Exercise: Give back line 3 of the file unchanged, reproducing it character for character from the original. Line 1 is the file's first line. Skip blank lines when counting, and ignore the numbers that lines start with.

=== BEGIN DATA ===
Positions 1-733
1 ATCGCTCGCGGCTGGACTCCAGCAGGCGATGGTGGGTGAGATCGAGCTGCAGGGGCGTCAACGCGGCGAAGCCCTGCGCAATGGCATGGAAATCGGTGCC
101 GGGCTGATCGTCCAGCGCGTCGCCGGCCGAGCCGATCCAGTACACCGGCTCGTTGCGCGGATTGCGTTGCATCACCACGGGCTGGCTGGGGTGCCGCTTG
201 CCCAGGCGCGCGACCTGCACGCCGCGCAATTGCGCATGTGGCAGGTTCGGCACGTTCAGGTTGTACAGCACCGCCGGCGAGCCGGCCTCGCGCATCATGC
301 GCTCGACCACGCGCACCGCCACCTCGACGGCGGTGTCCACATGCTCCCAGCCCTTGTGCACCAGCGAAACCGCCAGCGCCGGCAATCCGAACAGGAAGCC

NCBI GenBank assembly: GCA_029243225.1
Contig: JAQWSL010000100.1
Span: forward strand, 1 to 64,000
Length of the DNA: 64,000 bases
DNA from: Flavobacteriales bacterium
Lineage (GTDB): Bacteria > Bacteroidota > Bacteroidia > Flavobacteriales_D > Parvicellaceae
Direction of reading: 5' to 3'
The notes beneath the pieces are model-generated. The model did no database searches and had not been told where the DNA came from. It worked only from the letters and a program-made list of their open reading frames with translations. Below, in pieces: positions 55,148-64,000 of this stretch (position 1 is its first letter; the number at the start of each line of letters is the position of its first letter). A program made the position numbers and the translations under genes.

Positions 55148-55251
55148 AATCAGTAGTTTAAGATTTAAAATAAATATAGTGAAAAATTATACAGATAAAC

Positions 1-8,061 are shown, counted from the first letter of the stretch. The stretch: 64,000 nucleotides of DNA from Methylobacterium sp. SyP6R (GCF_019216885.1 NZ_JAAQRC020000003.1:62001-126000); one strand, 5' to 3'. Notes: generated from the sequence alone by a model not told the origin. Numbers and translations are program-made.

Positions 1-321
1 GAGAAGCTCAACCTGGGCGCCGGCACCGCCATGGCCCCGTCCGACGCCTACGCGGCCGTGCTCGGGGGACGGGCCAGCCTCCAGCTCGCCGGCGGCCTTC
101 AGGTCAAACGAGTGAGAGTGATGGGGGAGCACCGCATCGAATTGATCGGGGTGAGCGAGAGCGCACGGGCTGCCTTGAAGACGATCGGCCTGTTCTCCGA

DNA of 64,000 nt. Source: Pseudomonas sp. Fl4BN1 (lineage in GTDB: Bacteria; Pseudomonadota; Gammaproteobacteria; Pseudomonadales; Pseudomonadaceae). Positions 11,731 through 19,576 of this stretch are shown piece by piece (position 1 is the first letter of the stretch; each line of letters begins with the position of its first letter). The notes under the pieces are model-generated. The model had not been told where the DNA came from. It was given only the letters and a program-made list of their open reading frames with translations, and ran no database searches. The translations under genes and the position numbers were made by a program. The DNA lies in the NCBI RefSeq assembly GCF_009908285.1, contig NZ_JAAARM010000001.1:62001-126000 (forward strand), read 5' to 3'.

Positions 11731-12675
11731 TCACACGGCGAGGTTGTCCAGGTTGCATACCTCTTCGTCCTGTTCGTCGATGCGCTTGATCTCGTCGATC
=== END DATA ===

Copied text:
101 GGGCTGATCGTCCAGCGCGTCGCCGGCCGAGCCGATCCAGTACACCGGCTCGTTGCGCGGATTGCGTTGCATCACCACGGGCTGGCTGGGGTGCCGCTTG